Felix MENDELSSOHN (1809-1847)
Violin Concerto in E minor Op.64 (1844) [25:01]
Franz SCHUBERT (1797-1828)
Grand Duo for violin and piano D574 (1817) [17:55]
Camille SAINT-SAËNS (1835-1921)
Violin Concerto No.3 Op.61 (1880) [24:32]
Havanaise in E Op.83 (1887) [8:20]
Louis Kaufman (violin)
Netherlands Philharmonic Orchestra/Otto Ackermann (Mendelssohn) Maurits van der Berg (Saint-Saëns)
Pina Pozzi (piano)
rec. 1950s
It’s always rewarding to encounter Louis Kaufman’s 1950 recordings. These ones came out on Musical Masterpiece Society, and they were later reissued; I’ve got the Mendelssohn Concerto on LP, and the Saint-Saëns on a Pye Ember reissue. I’d not heard the Schubert before, though.
Kaufman’s Mendelssohn, with Otto Ackermann and the Netherlands Philharmonic Orchestra, is virile and ripe. His characteristic fast impulse vibrato is almost brazenly audible in the close-up recording, and the temperature is Romantic Plus throughout. There are some luscious Kreisleresque slides and so, too, the endemic warmth and communicative élan that Kaufman always generated. I don’t know a single recording of his where his commitment flagged. The fervid tone that illuminates the slow movement is part of his expressive arsenal though it does come at the cost of some phrasal relaxation. The finale is dancing, spry, and not exaggeratedly fast.
The other Concerto is Saint-Saëns’ Third, directed this time by Maurits van der Berg. Ackermann is the better known conductor. Van der Berg had been a violinist. His pre-war 78 recordings are worth a listen and show a polished but not especially distinctive performer. He offers decent support to Kaufman, though balance isn’t perfect, something I will put down to microphone placement rather than the conductor. Again this is the kind of work Kaufman took to and he plays with richness and quick slides. It’s a pity orchestral tuttis don’t register as powerfully as they should, but one can hear a swirly echo, so maybe that had something to do with it. He plays the Havanaise dashingly.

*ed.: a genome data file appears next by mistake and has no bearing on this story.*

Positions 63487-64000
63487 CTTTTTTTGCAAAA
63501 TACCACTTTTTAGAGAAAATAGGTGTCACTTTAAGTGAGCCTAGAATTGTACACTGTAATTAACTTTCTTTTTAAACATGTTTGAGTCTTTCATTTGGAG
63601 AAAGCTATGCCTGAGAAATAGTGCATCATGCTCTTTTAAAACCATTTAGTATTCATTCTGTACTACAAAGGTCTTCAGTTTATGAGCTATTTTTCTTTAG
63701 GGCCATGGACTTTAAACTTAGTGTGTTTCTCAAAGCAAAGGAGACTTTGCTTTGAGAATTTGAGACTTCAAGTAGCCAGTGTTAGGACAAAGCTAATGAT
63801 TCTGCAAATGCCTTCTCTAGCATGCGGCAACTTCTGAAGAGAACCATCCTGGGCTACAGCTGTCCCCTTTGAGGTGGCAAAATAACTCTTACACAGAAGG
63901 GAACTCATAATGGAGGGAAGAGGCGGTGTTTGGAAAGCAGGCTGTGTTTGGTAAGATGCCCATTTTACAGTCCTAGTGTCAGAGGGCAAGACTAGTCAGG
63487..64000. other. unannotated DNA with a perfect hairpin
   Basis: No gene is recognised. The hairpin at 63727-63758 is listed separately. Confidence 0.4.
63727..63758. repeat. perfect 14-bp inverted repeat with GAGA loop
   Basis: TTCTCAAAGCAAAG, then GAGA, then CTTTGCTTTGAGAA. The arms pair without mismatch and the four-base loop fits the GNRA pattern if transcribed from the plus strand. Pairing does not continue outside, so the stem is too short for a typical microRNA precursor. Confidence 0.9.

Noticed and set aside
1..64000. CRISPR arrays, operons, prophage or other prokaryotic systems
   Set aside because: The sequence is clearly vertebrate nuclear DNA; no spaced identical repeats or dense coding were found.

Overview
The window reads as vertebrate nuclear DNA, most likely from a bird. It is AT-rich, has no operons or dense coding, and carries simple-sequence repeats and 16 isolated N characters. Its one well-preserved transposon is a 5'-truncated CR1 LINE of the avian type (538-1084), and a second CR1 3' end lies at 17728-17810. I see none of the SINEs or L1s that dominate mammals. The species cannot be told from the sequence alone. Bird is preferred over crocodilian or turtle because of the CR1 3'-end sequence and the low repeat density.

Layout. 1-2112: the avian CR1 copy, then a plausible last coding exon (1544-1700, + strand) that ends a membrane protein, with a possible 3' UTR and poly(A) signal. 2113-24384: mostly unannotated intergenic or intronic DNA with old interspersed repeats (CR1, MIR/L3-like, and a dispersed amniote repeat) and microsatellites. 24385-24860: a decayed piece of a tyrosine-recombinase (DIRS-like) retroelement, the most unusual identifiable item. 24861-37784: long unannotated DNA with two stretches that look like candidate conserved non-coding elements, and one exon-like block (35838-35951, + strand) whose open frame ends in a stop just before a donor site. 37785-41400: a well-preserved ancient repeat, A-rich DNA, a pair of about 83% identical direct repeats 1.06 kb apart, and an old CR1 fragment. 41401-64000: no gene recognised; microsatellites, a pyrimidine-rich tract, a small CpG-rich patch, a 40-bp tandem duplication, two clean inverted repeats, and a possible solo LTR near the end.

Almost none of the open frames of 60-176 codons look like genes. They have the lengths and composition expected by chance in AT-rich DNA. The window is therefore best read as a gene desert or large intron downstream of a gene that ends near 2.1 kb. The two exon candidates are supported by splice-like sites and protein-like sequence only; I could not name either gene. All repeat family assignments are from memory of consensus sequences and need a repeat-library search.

Schubert’s Duo for violin and piano, also known as a Sonata these days, bisects the concertos. He recorded it with Pina Pozzi, and is, if anything, just too succulent here, with a battery of portamenti and a quivering romanticism - playful and prayerful alike - that tends to over-part the music. Lovely (and luscious) to hear, though.
The list of newly-available Kaufman discs extends still further with this faithful transfer.
Jonathan Woolf 

The list of newly-available Kaufman discs extends still further with this faithful transfer. 

Masterwork Index: Mendelssohn's violin concerto